“We praise the dear God, for we have thanked in His Church the beloved and appreciated Archon Exarchos of the Ecumenical Throne and the political administrator of Mount Athos, Mr. Athanasius Martinos, who generously undertook the relatively large expense. He is the new Paul Skylitsis Stefanovik, and his name will be engraved for centuries, together with those mentioned above, in the Synodikon of the School. We express our gratitude to Mr. Martinos and his wife, Marina, and the thanks and praise of the Mother Church of Constantinople. May the God of love give to the Great Benefactor of the School and his relatives a blessing from above.
"We are glad, holy Abbot, that the renovation of the buildings here on the Hill of Hope has already begun at the beginning of your term. We wish you fruitful efforts, progressively and expeditiously completing the whole venture, which obviously will greatly enhance the reopening of the Seminary.”.
Concluding his address, His All-Holiness expressed his gratitude to the Ephorate of the Monastery and to its Abbot, the Bishop of Erythres, for the work they are doing, along with their associates, and welcomed all those who mounted the Hill of Hope, in particular the Archbishop of Australia with his entourage, to participate in the celebration at the Holy Trinity Monastery.
Earlier, His All-Holiness spoke warmly of Bishop Kyrillos of Erythres, who referred to the important offering of the “silent,” today, Holy Theological School.
“For centuries it has become a school, a teacher of virtues, not virtue, virtues, and guarding them. It taught the virtue of truth, honesty, humility, simplicity, unfeigned devotion to the Fathers, the exact Orthodox faith, obedience to the Church, the love of knowledge, justice, liberty, respect for one’s neighbor and acceptance of his otherness, honorable coexistence with one another, sacrificial and loving ministry. A sower, indeed, of all virtues, it cultivated and gave fertile fruit to Orthodoxy.”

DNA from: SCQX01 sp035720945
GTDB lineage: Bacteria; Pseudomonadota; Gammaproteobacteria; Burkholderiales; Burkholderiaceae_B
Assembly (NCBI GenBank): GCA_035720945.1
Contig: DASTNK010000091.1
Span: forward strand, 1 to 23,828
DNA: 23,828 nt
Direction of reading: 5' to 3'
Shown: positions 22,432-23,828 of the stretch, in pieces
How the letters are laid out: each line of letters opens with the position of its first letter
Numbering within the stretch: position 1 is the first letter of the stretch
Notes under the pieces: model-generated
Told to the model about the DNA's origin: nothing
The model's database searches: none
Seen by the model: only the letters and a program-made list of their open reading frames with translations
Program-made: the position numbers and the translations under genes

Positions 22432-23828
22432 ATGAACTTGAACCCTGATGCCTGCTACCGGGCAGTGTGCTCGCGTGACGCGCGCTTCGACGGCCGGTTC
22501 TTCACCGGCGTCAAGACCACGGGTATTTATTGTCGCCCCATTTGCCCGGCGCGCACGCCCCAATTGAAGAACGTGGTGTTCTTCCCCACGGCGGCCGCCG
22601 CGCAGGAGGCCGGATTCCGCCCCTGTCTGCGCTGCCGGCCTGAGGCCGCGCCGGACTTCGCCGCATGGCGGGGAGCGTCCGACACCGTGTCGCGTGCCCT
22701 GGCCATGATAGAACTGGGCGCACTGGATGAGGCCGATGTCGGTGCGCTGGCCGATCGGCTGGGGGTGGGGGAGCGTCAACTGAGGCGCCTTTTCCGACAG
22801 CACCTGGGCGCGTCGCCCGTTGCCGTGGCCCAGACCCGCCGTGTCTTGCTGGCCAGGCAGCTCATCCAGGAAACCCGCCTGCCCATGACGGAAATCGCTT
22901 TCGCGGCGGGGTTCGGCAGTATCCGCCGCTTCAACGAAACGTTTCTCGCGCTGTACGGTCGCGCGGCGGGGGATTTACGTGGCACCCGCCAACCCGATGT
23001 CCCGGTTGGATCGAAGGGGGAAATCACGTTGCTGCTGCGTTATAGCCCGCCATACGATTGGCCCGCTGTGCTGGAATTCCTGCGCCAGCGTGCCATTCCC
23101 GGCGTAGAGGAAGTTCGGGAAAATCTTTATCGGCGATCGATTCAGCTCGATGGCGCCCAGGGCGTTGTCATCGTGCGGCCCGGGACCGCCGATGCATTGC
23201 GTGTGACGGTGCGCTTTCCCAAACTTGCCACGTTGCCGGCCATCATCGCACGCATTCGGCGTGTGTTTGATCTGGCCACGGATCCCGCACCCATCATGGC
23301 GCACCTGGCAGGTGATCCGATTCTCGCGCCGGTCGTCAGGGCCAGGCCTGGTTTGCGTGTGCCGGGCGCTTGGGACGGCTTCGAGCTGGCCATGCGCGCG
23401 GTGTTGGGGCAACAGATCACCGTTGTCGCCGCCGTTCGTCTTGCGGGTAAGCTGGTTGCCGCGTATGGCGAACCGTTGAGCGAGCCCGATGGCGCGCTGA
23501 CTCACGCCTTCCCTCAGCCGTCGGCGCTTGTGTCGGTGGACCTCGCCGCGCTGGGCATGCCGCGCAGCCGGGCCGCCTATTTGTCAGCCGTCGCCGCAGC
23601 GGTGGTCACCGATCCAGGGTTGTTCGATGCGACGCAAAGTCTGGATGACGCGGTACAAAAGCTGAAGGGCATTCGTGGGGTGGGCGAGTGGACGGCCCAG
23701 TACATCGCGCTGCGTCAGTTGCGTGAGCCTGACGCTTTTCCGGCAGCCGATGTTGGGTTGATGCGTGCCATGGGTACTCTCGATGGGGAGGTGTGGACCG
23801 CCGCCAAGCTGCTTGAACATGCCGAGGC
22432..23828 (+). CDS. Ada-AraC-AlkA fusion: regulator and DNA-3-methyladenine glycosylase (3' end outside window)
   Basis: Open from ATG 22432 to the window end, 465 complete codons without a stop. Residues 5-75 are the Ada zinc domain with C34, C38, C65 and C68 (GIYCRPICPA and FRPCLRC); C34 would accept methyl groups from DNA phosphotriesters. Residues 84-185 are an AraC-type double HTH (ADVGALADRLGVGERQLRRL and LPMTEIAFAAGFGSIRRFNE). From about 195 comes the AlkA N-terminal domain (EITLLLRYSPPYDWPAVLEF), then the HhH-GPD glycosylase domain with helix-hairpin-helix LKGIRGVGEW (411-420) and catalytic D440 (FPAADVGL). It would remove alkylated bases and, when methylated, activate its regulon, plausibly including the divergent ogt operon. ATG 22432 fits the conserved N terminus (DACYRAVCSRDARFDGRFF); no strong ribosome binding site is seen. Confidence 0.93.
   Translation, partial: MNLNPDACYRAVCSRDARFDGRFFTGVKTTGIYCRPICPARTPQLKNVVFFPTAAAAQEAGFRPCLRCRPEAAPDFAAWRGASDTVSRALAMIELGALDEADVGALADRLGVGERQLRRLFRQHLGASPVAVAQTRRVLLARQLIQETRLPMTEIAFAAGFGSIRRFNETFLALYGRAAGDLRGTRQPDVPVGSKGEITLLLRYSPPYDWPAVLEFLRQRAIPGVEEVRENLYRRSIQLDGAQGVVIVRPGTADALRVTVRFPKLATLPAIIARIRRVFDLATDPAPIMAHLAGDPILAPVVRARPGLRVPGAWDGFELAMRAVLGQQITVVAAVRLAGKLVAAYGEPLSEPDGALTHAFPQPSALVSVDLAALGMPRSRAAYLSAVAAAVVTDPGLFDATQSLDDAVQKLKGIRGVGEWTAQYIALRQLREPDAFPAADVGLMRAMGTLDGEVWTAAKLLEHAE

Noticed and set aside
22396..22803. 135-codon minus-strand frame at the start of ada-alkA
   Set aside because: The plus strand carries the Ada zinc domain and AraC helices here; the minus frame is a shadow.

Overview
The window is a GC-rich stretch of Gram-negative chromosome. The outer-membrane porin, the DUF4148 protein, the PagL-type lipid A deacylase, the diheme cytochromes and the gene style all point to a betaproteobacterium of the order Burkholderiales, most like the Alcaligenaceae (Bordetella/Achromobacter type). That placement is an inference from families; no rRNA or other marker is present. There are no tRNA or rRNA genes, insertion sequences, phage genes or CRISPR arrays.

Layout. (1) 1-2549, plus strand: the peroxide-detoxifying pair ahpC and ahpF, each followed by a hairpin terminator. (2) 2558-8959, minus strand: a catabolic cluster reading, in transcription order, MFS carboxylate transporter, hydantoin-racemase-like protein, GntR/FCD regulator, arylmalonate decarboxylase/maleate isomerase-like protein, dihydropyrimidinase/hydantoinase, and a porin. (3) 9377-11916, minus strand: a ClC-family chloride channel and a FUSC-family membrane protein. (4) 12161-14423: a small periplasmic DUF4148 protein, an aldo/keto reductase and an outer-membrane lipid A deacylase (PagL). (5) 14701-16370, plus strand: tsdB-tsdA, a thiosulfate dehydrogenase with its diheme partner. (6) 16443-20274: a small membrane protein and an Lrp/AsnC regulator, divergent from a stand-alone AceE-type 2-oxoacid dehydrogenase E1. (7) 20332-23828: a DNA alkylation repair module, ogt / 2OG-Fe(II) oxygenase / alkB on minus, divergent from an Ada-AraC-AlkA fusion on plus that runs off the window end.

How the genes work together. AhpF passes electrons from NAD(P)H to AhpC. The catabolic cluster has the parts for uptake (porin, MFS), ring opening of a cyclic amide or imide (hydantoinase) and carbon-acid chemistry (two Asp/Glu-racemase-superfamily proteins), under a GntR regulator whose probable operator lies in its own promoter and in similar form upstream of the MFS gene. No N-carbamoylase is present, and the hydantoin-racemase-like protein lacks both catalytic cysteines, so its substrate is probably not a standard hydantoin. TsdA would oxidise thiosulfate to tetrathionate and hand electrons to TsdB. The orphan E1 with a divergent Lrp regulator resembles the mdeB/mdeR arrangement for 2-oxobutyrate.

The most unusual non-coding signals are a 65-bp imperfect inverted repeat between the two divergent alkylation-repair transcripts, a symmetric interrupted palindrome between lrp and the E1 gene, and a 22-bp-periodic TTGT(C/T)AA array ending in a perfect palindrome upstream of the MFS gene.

The Abbot of the Monastery of the Holy Trinity noted that a virtue, that of silence, is nowhere else “so fluent, resounding, nourishing as here in this Sacred School, closed for many years, silenced but in all the world preaching patience, perseverance, but also the sure expectation of sadness, injustice, temptation. And because, in celebration of our patron today, Saint Photios, virtue and death are still pervasive, we believe with certainty, Your All-Holiness, Father and Master, that it is time, and not long from now, for you the Patriarch of the Genos to sound the historic bell and again mark the beginning of a silent day of prayer at the Seminary.”
Bishop Kyrillos expressed his gratitude to the Ecumenical Patriarch for his appointment as Abbot of the monastery a few months ago and after the promotion of his predecessor, Archbishop Elpidophoros of America.
He expressed his special thanks to the Ephorate of the Monastery and to the Archon Exarchos Athanasios Martinos for his decision to pay for the renovation of the facilities of the Sacred Theological School.